Opioid Use Disorder Grant 

Fourth Estate/Alexandria McAlpine

Mason partners with 11 institutions to conduct research on opioid addiction treatment within the Justice Community


Mason is partnering with 11 other institutions that were collectively awarded $155 million dollars by the National Institutes of Health (NIH) to set up the Justice Community Opioid Innovation Network (JCOIN). It aims to conduct innovative research in the realm of opioid addiction prevention and treatment within criminal justice populations.

“So many individuals who struggle with substance use issues find themselves in the criminal justice system because of their addiction,” said Bill Hazel, Senior Advisor for Innovation and Community Engagement in Mason’s Office of Research. 

According to the NIH, “The center will be responsible for the management of logistics, engagement with practitioners and other key stakeholders in the justice and behavioral health fields and dissemination of products and key research findings.” 

JCOIN is a part of the Help End Addiction Long-Term (HEAL) initiative which, according to the NIH, “is an aggressive, trans-agency effort to speed scientific solutions to stem the national opioid public health crisis.” They aim to map the neurological pathways involved in addiction and pain as well as provide cutting-edge treatment related to opioid abuse. Among these treatments are behavioral interventions as well as the nasal form for Naloxone, which reverses opioid overdose with a nasal spray.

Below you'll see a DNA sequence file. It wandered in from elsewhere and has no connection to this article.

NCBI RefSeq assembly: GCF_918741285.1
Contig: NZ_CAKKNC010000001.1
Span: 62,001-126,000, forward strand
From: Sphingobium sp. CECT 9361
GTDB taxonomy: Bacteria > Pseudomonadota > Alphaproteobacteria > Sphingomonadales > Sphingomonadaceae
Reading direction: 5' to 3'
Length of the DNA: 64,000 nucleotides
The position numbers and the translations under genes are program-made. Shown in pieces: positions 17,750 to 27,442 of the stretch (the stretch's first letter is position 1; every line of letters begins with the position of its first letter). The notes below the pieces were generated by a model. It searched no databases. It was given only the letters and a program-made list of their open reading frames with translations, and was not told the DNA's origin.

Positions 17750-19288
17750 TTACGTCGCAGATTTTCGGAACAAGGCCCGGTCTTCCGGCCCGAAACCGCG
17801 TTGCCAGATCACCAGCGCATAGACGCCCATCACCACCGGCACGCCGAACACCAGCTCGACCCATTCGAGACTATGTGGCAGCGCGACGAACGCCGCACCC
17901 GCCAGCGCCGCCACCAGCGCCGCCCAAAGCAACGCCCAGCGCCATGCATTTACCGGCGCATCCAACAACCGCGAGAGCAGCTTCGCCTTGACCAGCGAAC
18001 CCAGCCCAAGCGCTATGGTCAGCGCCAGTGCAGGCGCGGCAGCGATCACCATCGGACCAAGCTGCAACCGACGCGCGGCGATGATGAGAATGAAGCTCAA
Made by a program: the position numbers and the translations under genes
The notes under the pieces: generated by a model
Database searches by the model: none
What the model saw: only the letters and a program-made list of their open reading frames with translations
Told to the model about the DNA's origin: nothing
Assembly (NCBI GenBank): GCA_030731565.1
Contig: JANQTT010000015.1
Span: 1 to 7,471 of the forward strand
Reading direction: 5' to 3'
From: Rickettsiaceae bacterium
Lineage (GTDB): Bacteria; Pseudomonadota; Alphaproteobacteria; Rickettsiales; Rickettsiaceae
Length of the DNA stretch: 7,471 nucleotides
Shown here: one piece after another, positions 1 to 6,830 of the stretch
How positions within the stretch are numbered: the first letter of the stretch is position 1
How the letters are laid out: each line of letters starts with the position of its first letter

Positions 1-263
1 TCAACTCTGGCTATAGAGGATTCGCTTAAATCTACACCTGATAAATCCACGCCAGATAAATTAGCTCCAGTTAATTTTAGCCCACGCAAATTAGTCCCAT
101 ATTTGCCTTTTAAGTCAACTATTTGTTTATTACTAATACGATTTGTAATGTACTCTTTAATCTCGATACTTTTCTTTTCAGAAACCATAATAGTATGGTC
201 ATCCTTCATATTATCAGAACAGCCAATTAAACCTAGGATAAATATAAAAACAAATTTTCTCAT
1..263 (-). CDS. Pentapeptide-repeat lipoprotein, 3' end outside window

The JCOIN initiative was started after awareness of the addictive properties opioid medications such as Fentanyl became widespread. According to the National Institute on Drug Abuse (NIDA), pharmaceutical companies had reassured the medical community that the drugs they were prescribing were not addictive. This led to a rapid increase in the distribution of these drugs which caused the crisis that we see today. 

In 2017 alone there were 47,000 deaths related to opioid overdose. In response to the crisis, NIDA listed five major priorities such as improving access to treatment and recovery services, and promoting the use of overdose-reversing drugs.